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I am not able to replace the line breaks in a file with a single space. Say for example the file contains

A book is a set or collection of written, printed, illustrated, or blank sheets, made of paper, parchment, or other various material.
Books may also refer to works of literature, or a main division of such a work. In library and information science, a book is called a monograph.
A store where books are bought and sold is a bookstore or bookshop. Books can also be borrowed from libraries.

There is a line break at the start of the sentence(A book is a set....) and again there is a line break before starting the next line(Books may also refer..)

I need this line break to replaced with a single space as follows

A book is a set or collection of written, printed, illustrated, or blank sheets, made of paper, parchment, or other various material, usually fastened together to hinge at one side.Books may also refer to works of literature, or a main division of such a work. In library and information science, a book is called a monograph.A store where books are bought and sold is a bookstore or bookshop. Books can also be borrowed from libraries.

The contents will be in .csv file . At code level, I will be reading the file. So while reading the file using fgets how to hanle the line breaks. This is the way I would be reading the contents of the file.

int FileRead(char *inputfile)
{
    char buf[400]; 
    if ((fileinfo=fopen(inputfile,"r"))==NULL)


    /* read header row and ignore it */
    if (fgets(buf,400,fileinfo)!=NULL)
    {
        printf("read row");
        rowsread ++;
    }
    else
    {
        fclose(fileinfo);
        return;
    }

    while (fgets(buf,400,fileinfo)!=NULL)              /* read till EOF   */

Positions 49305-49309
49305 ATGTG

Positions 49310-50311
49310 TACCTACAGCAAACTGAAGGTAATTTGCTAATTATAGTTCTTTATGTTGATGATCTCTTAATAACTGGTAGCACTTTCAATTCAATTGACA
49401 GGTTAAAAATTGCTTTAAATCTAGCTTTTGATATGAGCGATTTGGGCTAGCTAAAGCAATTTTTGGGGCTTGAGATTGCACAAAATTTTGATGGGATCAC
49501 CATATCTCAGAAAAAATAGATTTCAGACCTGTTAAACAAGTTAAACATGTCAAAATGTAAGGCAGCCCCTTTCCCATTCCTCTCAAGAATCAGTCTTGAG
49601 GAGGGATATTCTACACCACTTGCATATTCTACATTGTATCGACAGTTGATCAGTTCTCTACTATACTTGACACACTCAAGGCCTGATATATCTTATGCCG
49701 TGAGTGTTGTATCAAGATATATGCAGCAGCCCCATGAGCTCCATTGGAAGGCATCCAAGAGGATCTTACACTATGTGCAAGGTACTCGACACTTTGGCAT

{
        rowsread ++;
        ............
        ............
        ............

Could anyone please help me out on this?

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1  
Is there a requirement to use c? How about using command line tools? –  wpaulus Jun 29 '11 at 9:53
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3 Answers

Just read the file one character at a time and test for '\n' - if the character is not equal to '\n' then output it unmodified, otherwise replace it by a space.

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I tried the following stuff.. by just changing \n wherever it is encountered into '@' (i gave @ just for testing purpose).But the entire content is getting replaced with '@' and i could just see '@' as the ouput instead of the original text. int i; for ( i = 0; i< 400; ++i ) { if ( buf[i] == '\n' || buf[i] == '\r' ) { buf[i] = '@'; } } –  planet100 Jun 29 '11 at 12:05
    
@planet100: try stepping through your code in a debugger to see where the problem is. –  Paul R Jun 29 '11 at 12:08
    
Paul R, please add sample code to your answer. –  user649198 Jan 7 '12 at 0:04
1  
@gry: sarnold has now done this in his answer above –  Paul R Jan 7 '12 at 8:27
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Depending on your operating system, the line breaks may be:
\r\n in MS Windows
\n in Linux
and \r in Mac as I remembered.

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2  
If you open the file in text mode then you don't need to worry about this - all line endings will be '\n'. Also the comment about \r on the Mac dates back to "classic" Mac OS (pre 2000) - Mac OS X uses normal *nix line endings. –  Paul R Jun 29 '11 at 9:11
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If your problem is to replace newlines with spaces, the usual approach in C is significantly easier. But I can't see how the problem as you specified integrates with CSV formatted files (a complete example would be wonderful) -- so this might only serve as a partial answer.

The general rule is: read in a character. Inspect it. Do something with it:

int c;
FILE *f;

while((c=getc(f)) != EOF) {
    if (c=='\n') {
        putchar(' ');
    } else {
        putchar(c);
    }
}

For each special case, you add another else if () block. (Or use a switch; all those break statements are distracting, though.)

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1  
Is that meant to be C code ? –  Paul R Jun 29 '11 at 9:13
    
@Paul, haha, too much Ruby lately. Thanks. –  sarnold Jun 29 '11 at 9:15
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